Logilab is part of OpenDreamKit, a Horizon 2020 European Research Infrastructure project that will run until 2019 and provides substantial funding to the open source computational mathematics ecosystem.


One of the goals of this project is improve the packaging and documentation of SageMath, the open source alternative to Maple and Mathematica.

The core developers of SageMath organised the 77th Sage days last week and Logilab has taken part, with David Douard, Julien Cristau and I, Florent Cayre.

David and Julien have been working on packaging SageMath for Debian. This is a huge task (several man-months of work), split into two sub-tasks for now:

  • building SageMath with Debian-packaged versions of its dependencies, if available;
  • packaging some of the missing dependencies, starting with the most expected ones, like the latest releases of Jupyter and IPython.
http://ipython.org/_static/IPy_header.png http://jupyter.org/assets/nav_logo.svg https://www.debian.org/Pics/hotlink/swirl-debian.png

As a first result, the following packages have been pushed into Debian experimental:

There is still a lot of work to be done, and packaging the notebook is the next task on the list.

One hiccup along the way was a python crash involving multiple inheritance from Cython extensions classes. Having people nearby who knew the SageMath codebase well (or even wrote the relevant parts) was invaluable for debugging, and allowed us to blame a recent CPython change.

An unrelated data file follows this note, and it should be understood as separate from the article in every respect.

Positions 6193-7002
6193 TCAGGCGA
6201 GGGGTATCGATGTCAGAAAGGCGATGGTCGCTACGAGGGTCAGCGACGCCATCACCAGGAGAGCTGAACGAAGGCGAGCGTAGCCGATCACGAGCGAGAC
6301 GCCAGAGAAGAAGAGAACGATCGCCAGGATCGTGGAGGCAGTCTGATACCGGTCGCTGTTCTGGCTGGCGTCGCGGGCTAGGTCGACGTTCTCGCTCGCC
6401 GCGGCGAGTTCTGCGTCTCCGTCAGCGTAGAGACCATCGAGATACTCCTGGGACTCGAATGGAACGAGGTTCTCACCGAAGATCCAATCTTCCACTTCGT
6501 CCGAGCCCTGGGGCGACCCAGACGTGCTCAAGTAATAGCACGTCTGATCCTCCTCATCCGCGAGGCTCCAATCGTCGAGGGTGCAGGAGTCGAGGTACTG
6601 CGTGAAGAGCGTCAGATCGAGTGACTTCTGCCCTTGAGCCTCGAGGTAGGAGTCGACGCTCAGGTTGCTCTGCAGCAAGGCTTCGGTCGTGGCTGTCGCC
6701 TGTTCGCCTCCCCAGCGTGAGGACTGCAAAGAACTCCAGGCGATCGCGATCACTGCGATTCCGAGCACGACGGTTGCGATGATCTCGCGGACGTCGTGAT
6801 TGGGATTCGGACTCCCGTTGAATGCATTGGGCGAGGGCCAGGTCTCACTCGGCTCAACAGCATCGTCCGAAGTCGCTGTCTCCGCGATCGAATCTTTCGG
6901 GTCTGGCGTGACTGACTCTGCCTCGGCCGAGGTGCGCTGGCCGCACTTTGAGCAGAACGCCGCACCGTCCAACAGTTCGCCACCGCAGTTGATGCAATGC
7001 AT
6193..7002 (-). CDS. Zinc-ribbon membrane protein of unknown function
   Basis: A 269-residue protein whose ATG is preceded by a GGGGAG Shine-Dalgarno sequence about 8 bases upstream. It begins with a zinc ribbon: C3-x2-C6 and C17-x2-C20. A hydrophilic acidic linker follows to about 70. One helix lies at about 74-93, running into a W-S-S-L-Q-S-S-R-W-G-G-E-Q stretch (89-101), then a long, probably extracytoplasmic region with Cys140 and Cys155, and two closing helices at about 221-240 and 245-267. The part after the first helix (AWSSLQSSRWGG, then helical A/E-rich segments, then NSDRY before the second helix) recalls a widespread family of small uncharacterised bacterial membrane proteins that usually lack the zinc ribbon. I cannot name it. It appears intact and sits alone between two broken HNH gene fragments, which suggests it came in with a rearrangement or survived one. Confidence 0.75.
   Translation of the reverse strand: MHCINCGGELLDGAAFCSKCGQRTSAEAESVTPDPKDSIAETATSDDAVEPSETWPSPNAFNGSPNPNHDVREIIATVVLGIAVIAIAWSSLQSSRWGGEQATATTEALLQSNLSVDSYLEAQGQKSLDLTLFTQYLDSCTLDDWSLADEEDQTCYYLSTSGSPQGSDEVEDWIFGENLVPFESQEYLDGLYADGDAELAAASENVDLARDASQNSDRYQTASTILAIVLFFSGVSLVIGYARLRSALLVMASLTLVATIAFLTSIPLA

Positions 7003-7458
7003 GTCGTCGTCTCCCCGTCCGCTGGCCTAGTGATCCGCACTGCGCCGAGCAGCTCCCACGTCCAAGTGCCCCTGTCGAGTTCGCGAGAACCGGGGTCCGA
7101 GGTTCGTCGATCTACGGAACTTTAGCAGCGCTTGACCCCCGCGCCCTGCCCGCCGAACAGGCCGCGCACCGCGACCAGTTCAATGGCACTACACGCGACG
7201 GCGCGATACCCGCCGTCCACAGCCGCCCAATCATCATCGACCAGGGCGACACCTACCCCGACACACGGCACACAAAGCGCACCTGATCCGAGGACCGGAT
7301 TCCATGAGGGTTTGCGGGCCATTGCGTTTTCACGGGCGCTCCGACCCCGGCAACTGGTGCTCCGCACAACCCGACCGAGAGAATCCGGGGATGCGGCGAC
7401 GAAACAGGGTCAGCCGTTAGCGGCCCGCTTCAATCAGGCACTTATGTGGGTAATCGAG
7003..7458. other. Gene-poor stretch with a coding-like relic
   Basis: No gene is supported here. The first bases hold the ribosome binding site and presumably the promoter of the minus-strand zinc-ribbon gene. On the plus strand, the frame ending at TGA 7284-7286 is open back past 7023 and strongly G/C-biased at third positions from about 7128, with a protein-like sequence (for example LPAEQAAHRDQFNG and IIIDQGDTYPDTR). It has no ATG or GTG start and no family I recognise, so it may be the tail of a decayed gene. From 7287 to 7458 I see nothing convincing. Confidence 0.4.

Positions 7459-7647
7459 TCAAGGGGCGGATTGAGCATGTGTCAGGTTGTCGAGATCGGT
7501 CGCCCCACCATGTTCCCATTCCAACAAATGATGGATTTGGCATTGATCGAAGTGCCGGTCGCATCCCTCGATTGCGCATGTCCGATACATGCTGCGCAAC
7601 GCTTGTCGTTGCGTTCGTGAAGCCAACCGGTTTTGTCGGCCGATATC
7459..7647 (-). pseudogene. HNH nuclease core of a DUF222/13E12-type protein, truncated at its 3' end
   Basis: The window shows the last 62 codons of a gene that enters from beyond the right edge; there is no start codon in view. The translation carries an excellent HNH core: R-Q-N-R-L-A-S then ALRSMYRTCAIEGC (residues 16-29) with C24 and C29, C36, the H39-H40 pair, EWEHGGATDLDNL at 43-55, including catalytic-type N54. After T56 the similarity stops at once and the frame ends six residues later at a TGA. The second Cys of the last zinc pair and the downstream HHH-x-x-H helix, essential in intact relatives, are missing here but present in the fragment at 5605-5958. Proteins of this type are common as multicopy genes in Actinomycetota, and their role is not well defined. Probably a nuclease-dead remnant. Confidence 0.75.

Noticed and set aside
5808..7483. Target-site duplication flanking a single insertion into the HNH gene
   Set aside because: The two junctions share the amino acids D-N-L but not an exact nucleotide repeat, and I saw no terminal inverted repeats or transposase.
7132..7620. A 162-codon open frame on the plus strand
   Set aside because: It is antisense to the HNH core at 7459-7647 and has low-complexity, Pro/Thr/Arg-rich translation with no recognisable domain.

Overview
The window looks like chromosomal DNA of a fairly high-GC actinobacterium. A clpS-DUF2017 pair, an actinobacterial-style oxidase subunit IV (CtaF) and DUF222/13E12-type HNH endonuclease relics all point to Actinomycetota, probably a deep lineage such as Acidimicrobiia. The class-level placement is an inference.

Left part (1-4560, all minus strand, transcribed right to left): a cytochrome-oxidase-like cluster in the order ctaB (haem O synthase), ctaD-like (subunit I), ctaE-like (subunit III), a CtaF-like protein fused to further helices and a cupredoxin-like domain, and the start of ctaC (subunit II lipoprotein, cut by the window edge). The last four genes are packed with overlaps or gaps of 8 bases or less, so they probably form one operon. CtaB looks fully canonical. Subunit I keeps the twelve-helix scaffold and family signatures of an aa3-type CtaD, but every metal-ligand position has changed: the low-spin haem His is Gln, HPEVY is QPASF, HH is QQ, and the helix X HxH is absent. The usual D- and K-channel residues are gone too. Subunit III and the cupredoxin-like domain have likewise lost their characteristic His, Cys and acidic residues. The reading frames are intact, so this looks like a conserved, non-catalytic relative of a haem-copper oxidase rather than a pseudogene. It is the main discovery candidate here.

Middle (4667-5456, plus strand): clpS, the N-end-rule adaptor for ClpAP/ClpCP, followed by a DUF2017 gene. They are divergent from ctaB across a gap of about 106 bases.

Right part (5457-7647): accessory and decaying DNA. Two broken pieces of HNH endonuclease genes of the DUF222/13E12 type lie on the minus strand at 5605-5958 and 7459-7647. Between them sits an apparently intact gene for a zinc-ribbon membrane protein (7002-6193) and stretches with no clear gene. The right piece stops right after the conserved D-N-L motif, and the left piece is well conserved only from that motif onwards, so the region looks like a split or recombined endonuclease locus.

Julien also gave a hand to Florent Hivert and Robert Lehmann who were trying to understand why building SageMath's documentation needed this much memory.

As far as I am concerned, I made a prototype of a structured HTML documentation produced with Sphinx and containing Python executable code ran on https://tmpnb.org/ thanks to the Thebe javascript library that interfaces statically delivered HTML pages with a Jupyter notebook server.

The Sage days have been an excellent opportunity to efficiently work on the technical tasks with skillfull and enthusiastic people. We would like to thank the OpenDreamKit core team for the organization and their hard work. We look forward to the next workshop.

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